There have been plenty of awkward, embarrassing moments at past Oscars, like Rob Lowe manically dancing and mugging alongside Snow White in the late '80s. But for the sheer volume of wince-inducing shtick, this year’s telecast will be hard to top.
For the most part, an exceptionally classy group of films were badly served by an exceptionally tacky "showcase." Here’s a rundown of the five most forgettable incidents.
1) Rookie host Seth MacFarlane’s opening, uh, comic monologue. Singling out the low point of McFarlane’s interminable routine is a challenge. Was it the bizarre fixation on jokes about black people and women, which became a sort of leitmotif of the evening? Or the baffling presence of William Shatner, 81, reprising Capt. James T. Kirk, a 1960s TV character, in a telecast that’s desperately trying to attract viewers who aren’t card-carrying AARP members?
Perhaps the producers had a word or two backstage with MacFarlane and his gag writers, because as the telecast ground forward, he kept his patter shorter and moderately wittier. But next time, leave the frat-boy humor to professionals, like, you know, Matt Stone and Trey Parker.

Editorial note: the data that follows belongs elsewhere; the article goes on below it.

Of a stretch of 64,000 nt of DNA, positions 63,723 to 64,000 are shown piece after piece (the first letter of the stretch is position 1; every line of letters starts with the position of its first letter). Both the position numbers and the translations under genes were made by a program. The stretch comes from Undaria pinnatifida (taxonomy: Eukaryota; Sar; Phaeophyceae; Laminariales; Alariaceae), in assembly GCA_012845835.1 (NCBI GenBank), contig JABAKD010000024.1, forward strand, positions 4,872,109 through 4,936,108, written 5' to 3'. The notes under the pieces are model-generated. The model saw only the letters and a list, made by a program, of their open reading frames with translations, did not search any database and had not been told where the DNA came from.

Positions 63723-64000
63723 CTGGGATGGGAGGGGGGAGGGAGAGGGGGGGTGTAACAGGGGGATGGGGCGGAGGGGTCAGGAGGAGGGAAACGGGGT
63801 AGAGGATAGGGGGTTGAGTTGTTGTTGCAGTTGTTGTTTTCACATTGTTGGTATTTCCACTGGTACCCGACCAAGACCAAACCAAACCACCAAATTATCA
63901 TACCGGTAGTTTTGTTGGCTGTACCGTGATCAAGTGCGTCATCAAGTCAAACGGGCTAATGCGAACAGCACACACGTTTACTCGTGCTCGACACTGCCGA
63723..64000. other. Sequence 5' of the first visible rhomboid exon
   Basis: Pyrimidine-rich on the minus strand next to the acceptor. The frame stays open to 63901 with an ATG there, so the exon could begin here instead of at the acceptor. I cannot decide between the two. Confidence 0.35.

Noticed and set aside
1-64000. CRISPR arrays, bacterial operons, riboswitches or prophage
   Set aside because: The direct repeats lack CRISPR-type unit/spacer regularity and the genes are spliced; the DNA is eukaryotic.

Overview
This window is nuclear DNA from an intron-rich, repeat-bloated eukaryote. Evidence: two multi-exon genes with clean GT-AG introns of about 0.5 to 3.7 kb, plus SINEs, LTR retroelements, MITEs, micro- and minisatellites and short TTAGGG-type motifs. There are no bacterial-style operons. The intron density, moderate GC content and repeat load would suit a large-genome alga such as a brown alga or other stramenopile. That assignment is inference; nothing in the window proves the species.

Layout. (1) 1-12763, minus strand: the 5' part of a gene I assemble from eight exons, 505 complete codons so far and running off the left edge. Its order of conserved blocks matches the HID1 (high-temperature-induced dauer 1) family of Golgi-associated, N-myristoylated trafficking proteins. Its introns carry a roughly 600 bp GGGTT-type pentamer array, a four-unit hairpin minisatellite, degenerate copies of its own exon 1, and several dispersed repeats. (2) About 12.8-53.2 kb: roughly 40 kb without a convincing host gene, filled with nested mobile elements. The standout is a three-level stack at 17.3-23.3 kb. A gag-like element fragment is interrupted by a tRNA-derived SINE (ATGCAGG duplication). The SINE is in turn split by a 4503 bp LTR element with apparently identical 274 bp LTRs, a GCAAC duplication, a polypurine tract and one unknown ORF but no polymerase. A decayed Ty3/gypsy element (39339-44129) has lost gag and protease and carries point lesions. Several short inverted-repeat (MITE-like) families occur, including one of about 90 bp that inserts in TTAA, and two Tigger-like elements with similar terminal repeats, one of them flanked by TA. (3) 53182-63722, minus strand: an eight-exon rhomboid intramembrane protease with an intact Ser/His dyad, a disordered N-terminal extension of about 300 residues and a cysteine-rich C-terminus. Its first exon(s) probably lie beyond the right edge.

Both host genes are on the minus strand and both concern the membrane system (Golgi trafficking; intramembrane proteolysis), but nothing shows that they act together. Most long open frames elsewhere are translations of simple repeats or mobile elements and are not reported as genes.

2) Interrupting over-long acceptance speeches with music is a time-honored Oscars tradition. But using the “Jaws” theme to chomp down on winners' relatively brief words of thanks in the non-marquee categories, while the big names were allowed to ramble on with impunity, as usual, was a gratuitous slight to the artists and technicians who labor behind the scenes.
3) Jokes about Nazis (the Von Trapp family bit) and Jews in Hollywood. Didn't Mel Brooks perfect this combo with "The Producers" in 1968? At this date, it's about as fresh as a year-old pastrami-on-rye.
4) Tony-winner Kristin Chenoweth is a brilliant actor and singer, as she demonstrated in her show-closing number with MacFarlane, one of the evening's highlights. But she should stick to walking the red carpet, not covering it as a TV interviewer. Her vapid observations and gushing praise of her fellow thespians made Joan Rivers sound like Edward R. Murrow.
5) OK, we've already taken a whack at poor Seth MacFarlane for his opening routine. But really, whose idea was that monumentally unfunny “We saw your boobs” musical number? Gil Cates, if he was looking down from that great control booth in the sky, must've been mortified.
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